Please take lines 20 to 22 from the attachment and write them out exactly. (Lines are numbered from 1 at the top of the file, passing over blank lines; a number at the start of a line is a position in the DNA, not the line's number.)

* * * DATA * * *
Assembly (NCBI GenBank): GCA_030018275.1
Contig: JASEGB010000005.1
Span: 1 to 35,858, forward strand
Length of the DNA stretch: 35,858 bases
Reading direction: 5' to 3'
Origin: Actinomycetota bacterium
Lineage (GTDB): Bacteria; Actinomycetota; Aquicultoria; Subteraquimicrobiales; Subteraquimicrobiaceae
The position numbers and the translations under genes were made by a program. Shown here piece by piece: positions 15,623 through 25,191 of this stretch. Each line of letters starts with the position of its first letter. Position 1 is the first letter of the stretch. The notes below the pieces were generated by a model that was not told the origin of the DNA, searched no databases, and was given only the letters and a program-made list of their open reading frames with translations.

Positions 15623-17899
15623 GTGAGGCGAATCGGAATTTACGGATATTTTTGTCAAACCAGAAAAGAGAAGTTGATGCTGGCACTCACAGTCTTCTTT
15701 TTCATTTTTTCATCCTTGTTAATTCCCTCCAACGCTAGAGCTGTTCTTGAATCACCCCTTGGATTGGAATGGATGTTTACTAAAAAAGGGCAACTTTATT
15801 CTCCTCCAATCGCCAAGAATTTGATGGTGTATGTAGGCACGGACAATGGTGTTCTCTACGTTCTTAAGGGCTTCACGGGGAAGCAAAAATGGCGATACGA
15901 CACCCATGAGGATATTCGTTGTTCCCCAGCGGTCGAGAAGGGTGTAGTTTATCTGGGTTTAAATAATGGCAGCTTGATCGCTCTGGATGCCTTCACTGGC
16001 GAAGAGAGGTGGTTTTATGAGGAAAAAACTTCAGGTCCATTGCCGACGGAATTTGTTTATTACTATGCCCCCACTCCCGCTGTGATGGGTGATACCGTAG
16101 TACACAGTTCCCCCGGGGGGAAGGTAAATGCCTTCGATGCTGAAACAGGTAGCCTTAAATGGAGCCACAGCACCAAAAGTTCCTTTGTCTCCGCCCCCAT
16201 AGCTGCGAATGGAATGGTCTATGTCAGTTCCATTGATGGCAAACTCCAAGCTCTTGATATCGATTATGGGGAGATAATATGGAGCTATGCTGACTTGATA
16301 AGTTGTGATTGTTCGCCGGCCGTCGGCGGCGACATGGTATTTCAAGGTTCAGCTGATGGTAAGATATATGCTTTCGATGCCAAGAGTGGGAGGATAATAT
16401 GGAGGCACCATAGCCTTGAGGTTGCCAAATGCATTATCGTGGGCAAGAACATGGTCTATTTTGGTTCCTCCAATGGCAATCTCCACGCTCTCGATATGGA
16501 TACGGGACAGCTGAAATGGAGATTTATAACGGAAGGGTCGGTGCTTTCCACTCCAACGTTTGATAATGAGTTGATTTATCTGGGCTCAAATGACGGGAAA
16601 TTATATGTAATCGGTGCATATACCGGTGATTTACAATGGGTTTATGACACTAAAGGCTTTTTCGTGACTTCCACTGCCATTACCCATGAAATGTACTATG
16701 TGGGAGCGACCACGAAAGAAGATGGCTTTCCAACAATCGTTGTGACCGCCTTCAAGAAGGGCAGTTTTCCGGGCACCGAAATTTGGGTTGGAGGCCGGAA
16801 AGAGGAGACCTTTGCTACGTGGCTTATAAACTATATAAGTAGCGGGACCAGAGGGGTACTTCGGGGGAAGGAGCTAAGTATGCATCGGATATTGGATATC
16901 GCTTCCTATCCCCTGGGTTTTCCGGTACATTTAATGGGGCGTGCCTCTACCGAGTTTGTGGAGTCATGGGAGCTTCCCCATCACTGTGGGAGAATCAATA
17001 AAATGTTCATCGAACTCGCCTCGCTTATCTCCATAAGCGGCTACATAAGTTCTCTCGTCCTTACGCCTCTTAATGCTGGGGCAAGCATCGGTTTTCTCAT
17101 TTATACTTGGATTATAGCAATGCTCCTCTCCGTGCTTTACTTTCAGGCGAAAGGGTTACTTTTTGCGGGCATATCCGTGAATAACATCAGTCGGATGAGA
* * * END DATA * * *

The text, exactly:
16601 TTATATGTAATCGGTGCATATACCGGTGATTTACAATGGGTTTATGACACTAAAGGCTTTTTCGTGACTTCCACTGCCATTACCCATGAAATGTACTATG
16701 TGGGAGCGACCACGAAAGAAGATGGCTTTCCAACAATCGTTGTGACCGCCTTCAAGAAGGGCAGTTTTCCGGGCACCGAAATTTGGGTTGGAGGCCGGAA
16801 AGAGGAGACCTTTGCTACGTGGCTTATAAACTATATAAGTAGCGGGACCAGAGGGGTACTTCGGGGGAAGGAGCTAAGTATGCATCGGATATTGGATATC